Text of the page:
Continuous Positive Airway Pressure: CPAP therapy, while highly effective, can be cumbersome and uncomfortable for some patients. Common complaints include nasal congestion, dry mouth, skin irritation from the mask, and a feeling of claustrophobia. The noise from the machine can also be disruptive for some users. These discomforts often lead to lower compliance rates, with studies indicating that 30-50% of patients abandon CPAP therapy within the first year. Efforts to improve CPAP comfort, such as heated humidifiers, nasal pillows, and auto-titrating machines, have been somewhat successful, but compliance remains a significant challenge.

Side Effects and Risks

Mandibular Advancement Splint: While MAS is generally well-tolerated, it is not without potential side effects. Common issues include temporomandibular joint (TMJ) discomfort, dental misalignment, and changes in bite. Long-term use can sometimes lead to permanent changes in dental structure. Regular follow-up with a dental professional is essential to monitor and manage these side effects.

Continuous Positive Airway Pressure: CPAP therapy’s side effects are typically related to the mask and airflow. These can include nasal dryness, congestion, sinus infections, and skin irritation. Some patients may also experience aerophagia (swallowing air), leading to bloating and discomfort. While these side effects can often be managed with proper mask fitting and adjustments, they can still impact overall compliance and quality of life.

Cost Considerations

Mandibular Advancement Splint: The cost of MAS varies widely depending on the type of device and the provider. Custom-fitted devices, which are generally more effective and comfortable, can cost between $2,000 and $4,500. Insurance coverage for MAS varies, with some plans covering a portion of the cost if the device is deemed medically necessary.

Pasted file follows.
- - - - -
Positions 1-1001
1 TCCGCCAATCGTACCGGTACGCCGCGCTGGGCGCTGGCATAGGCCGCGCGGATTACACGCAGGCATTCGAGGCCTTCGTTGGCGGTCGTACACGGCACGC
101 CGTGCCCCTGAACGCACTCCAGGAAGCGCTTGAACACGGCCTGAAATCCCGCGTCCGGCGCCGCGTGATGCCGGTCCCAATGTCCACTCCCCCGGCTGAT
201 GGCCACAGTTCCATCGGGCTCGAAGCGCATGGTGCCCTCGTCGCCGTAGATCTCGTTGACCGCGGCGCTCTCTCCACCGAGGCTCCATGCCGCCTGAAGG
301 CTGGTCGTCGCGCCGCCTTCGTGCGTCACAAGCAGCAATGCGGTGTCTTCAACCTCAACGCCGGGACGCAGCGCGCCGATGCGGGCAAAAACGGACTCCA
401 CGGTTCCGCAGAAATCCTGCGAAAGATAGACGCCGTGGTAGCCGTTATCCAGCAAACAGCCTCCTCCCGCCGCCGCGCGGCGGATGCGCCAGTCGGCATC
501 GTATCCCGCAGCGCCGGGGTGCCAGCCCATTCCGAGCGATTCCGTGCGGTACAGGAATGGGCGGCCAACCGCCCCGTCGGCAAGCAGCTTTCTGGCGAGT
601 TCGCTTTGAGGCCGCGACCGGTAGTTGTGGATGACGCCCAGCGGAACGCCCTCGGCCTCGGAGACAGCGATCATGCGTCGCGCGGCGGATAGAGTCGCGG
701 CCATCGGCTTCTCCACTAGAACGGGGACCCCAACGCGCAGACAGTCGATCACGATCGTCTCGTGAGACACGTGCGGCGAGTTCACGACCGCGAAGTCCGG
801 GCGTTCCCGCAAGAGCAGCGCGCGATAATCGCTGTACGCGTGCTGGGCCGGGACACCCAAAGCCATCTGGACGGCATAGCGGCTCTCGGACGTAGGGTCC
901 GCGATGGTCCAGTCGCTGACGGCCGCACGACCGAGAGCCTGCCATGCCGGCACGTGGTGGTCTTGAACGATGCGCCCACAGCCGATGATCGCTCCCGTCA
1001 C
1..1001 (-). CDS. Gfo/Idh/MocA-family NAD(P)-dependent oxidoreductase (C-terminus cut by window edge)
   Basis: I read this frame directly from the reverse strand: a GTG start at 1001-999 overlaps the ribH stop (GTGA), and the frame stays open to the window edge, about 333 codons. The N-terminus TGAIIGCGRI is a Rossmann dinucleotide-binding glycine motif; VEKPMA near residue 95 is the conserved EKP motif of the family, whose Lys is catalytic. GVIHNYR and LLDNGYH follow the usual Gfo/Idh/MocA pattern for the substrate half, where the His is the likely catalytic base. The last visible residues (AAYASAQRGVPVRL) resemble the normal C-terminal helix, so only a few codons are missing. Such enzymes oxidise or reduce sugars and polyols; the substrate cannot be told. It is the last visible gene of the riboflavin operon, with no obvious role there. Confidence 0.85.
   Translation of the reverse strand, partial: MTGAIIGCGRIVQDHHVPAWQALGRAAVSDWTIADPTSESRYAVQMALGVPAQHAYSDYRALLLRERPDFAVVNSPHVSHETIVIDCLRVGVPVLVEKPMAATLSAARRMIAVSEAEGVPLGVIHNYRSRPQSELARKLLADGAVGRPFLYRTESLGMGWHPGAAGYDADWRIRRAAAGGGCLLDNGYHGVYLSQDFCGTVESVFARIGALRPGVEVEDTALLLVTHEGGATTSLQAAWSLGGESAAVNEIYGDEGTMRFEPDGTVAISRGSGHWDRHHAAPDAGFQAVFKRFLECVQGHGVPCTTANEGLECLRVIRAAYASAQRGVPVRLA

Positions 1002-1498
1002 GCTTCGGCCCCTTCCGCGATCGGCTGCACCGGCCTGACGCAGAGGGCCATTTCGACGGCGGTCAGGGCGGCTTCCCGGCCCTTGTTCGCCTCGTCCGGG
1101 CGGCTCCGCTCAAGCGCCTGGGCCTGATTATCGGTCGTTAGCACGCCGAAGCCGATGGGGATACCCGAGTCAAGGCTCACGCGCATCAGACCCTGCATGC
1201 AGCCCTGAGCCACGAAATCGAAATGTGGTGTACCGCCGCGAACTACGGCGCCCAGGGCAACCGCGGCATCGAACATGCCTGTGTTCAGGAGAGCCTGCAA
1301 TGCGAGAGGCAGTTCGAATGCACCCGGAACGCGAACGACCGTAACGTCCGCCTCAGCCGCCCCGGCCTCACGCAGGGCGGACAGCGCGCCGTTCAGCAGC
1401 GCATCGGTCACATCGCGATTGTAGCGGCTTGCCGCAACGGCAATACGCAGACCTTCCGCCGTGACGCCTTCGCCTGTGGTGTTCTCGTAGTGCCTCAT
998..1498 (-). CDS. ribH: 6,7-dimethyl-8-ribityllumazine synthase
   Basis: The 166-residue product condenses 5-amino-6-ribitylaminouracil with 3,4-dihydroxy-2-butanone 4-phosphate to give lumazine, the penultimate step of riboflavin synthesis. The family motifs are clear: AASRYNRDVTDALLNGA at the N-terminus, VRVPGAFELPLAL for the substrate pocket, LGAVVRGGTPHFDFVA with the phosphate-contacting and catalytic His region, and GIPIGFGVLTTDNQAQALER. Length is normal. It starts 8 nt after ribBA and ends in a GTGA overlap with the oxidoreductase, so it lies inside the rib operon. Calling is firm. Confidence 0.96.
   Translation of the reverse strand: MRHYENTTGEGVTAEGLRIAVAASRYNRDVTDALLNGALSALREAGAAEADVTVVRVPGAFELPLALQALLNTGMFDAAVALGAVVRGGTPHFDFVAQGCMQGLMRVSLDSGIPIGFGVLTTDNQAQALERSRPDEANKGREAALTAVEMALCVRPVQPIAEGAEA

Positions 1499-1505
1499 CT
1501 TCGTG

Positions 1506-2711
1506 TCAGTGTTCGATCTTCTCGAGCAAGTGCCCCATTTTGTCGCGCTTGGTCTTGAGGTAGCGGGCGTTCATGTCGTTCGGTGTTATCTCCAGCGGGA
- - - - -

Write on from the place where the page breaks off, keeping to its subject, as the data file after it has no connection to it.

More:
Continuous Positive Airway Pressure: CPAP machines and accessories can be relatively expensive, with the initial cost ranging from $500 to $2,000. This includes the machine, mask, and necessary accessories. Ongoing costs for mask replacement, filters, and other supplies can add up over time. Most insurance plans cover CPAP therapy, though patients may still be responsible for copayments and deductibles.


Choosing between a Mandibular Advancement Splint and CPAP therapy for sleep apnea treatment depends on various factors, including the severity of the condition, patient preferences, and tolerance for each treatment modality. CPAP remains the most effective treatment, particularly for severe OSA, but its comfort and compliance issues can be significant drawbacks. MAS offers a less intrusive alternative, especially for those with mild to moderate OSA, but its effectiveness may not be sufficient for everyone.

Ultimately, a thorough evaluation by a sleep specialist, including a detailed discussion of the pros and cons of each treatment option, is essential for making an informed decision. Regular follow-up and adjustments are crucial to ensure the chosen treatment remains effective and comfortable over time.